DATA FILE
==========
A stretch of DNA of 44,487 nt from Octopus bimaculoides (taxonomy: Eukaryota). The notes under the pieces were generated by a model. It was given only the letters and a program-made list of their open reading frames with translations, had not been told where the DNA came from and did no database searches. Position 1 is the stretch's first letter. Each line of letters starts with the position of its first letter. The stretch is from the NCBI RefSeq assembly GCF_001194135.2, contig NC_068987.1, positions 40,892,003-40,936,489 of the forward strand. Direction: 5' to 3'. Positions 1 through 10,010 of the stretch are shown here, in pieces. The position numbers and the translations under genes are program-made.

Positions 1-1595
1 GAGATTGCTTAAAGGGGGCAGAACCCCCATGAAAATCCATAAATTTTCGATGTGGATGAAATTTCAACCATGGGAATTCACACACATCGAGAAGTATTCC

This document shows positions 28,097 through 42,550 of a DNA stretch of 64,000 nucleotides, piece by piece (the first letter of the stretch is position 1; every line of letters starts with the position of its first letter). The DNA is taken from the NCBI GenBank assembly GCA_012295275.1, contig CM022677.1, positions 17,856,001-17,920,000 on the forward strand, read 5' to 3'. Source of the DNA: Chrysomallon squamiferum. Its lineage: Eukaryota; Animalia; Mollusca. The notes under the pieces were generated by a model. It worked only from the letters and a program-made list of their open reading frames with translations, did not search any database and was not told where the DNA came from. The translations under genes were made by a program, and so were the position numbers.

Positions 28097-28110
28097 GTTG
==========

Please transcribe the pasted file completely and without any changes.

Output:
A stretch of DNA of 44,487 nt from Octopus bimaculoides (taxonomy: Eukaryota). The notes under the pieces were generated by a model. It was given only the letters and a program-made list of their open reading frames with translations, had not been told where the DNA came from and did no database searches. Position 1 is the stretch's first letter. Each line of letters starts with the position of its first letter. The stretch is from the NCBI RefSeq assembly GCF_001194135.2, contig NC_068987.1, positions 40,892,003-40,936,489 of the forward strand. Direction: 5' to 3'. Positions 1 through 10,010 of the stretch are shown here, in pieces. The position numbers and the translations under genes are program-made.

Positions 1-1595
1 GAGATTGCTTAAAGGGGGCAGAACCCCCATGAAAATCCATAAATTTTCGATGTGGATGAAATTTCAACCATGGGAATTCACACACATCGAGAAGTATTCC

This document shows positions 28,097 through 42,550 of a DNA stretch of 64,000 nucleotides, piece by piece (the first letter of the stretch is position 1; every line of letters starts with the position of its first letter). The DNA is taken from the NCBI GenBank assembly GCA_012295275.1, contig CM022677.1, positions 17,856,001-17,920,000 on the forward strand, read 5' to 3'. Source of the DNA: Chrysomallon squamiferum. Its lineage: Eukaryota; Animalia; Mollusca. The notes under the pieces were generated by a model. It worked only from the letters and a program-made list of their open reading frames with translations, did not search any database and was not told where the DNA came from. The translations under genes were made by a program, and so were the position numbers.

Positions 28097-28110
28097 GTTG